Photographer's Note

Found near the Galata Bridge, which passes over the waters of the Golden Horn, and practically in the shadow of the New Mosque (really four hundred years-old, and called Yeni Cami in Turkish) is the famous Egyptian Spice Bazaar (Misir Carisisi). Much smaller than the Grand Bazaar, and less touristic too, the Spice Bazaar was built in 1660 to help support the upkeep of the mosque. The Grand Bazaar is known for its colors and noises,but the Spice Bazaar is a lesson in smells and tastes. Here is where you can find all manner of Turkish Delight candy (lokum), baklava, teas and Turkish coffee, and dried fruits. The array of containers overflowing with colorful spices is really something to see, as well as smell. This is also the best place to buy toiletries like the big cakes of olive oil soap displayed at many shops. Like the Grand Bazaar, the Spice Bazaar is surrounded by vendors of clothing, school supplies, and most everything else. In fact, you could easily make your way from one bazaar to the other, and not stray from the outdoor markets.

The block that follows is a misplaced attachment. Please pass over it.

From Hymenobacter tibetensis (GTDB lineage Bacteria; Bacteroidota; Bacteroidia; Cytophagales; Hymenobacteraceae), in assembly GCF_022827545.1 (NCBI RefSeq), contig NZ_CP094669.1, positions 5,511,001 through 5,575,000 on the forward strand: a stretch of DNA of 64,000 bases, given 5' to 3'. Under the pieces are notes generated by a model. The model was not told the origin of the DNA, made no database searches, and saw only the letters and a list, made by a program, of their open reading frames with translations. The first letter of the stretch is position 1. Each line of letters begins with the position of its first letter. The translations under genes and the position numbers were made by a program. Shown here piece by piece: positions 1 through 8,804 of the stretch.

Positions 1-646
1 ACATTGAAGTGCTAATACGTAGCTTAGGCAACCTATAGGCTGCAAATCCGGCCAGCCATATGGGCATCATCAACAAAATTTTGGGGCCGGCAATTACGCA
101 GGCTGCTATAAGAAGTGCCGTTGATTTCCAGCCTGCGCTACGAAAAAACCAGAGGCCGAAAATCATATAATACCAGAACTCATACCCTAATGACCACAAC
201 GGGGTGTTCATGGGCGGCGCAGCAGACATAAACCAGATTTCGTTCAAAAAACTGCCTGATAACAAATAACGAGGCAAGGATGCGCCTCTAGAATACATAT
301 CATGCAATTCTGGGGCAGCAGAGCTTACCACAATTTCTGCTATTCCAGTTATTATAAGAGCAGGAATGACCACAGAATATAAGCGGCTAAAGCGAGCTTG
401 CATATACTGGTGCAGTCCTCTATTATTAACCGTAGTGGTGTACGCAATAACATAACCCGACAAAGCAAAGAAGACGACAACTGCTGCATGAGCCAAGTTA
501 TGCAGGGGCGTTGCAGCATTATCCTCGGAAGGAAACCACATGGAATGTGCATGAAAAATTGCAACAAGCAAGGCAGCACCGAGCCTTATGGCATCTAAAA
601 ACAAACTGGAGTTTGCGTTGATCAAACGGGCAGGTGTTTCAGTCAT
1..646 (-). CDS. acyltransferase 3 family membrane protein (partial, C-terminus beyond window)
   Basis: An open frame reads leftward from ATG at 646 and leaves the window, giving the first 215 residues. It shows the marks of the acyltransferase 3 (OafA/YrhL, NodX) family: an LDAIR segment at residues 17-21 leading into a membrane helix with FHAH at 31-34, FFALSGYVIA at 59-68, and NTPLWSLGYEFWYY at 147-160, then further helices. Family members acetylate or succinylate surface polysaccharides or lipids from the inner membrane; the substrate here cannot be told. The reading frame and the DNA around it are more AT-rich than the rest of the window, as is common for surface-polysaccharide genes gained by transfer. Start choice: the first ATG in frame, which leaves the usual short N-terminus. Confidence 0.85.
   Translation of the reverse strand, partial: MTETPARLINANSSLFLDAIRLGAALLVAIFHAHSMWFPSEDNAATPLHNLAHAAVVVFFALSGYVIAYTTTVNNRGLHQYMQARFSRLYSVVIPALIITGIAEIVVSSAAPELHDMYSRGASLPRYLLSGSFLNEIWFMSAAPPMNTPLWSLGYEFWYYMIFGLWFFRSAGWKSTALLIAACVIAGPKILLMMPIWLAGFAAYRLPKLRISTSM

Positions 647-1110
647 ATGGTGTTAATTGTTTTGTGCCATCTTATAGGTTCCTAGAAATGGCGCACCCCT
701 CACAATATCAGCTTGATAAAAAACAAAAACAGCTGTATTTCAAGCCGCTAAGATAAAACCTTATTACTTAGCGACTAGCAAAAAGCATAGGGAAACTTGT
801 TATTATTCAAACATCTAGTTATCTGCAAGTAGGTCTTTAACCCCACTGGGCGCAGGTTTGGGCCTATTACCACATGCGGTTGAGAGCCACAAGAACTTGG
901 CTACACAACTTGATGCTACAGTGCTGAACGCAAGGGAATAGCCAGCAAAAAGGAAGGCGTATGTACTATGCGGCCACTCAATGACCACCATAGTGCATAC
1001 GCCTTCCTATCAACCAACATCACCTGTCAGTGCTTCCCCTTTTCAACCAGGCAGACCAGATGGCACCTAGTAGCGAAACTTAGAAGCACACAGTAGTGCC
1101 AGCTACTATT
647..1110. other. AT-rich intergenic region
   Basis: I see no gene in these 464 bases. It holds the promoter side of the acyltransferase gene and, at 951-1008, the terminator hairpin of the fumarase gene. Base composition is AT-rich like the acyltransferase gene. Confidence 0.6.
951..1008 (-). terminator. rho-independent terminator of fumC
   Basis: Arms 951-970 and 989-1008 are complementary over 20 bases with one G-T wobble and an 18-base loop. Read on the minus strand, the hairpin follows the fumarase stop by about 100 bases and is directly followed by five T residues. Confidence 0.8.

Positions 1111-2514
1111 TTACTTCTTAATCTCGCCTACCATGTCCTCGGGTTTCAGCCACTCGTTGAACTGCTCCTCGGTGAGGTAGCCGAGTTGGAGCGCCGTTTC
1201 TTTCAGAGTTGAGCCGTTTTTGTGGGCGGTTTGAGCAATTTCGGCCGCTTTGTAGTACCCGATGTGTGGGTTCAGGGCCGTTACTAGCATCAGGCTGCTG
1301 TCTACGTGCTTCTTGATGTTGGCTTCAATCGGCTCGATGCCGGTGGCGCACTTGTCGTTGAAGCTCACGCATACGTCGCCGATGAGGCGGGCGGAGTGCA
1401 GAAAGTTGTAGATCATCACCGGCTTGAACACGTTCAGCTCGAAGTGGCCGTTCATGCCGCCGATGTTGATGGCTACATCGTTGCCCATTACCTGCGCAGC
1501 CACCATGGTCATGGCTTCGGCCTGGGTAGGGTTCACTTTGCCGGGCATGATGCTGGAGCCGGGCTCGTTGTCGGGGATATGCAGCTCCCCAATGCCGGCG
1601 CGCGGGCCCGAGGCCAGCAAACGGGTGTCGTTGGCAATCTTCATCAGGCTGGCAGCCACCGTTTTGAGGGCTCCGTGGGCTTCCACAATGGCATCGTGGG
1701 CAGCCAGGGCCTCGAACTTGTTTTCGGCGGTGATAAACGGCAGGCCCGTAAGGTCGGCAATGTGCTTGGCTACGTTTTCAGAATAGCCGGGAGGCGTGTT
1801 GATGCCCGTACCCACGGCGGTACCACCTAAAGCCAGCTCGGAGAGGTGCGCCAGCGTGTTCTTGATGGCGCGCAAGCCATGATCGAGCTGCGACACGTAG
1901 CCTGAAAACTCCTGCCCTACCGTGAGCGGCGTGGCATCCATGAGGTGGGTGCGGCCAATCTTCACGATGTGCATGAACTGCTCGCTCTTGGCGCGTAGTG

The Egyptian Spice Bazaar is open Mondays to Saturdays, 8:30am to 6:30 pm. NEIGHBORHOOD MARKETS Apart from the biggies, there are many others of the covered varieties, and also several open-air markets all over the city of Istanbul on any given day of the week. The former are generally shopping plazas in a fairly Western style, and the latter are usually the ones for buying fresh fruit, kitchen implements, and clothing in a setting more reminiscent of a flea market or farmers' market.

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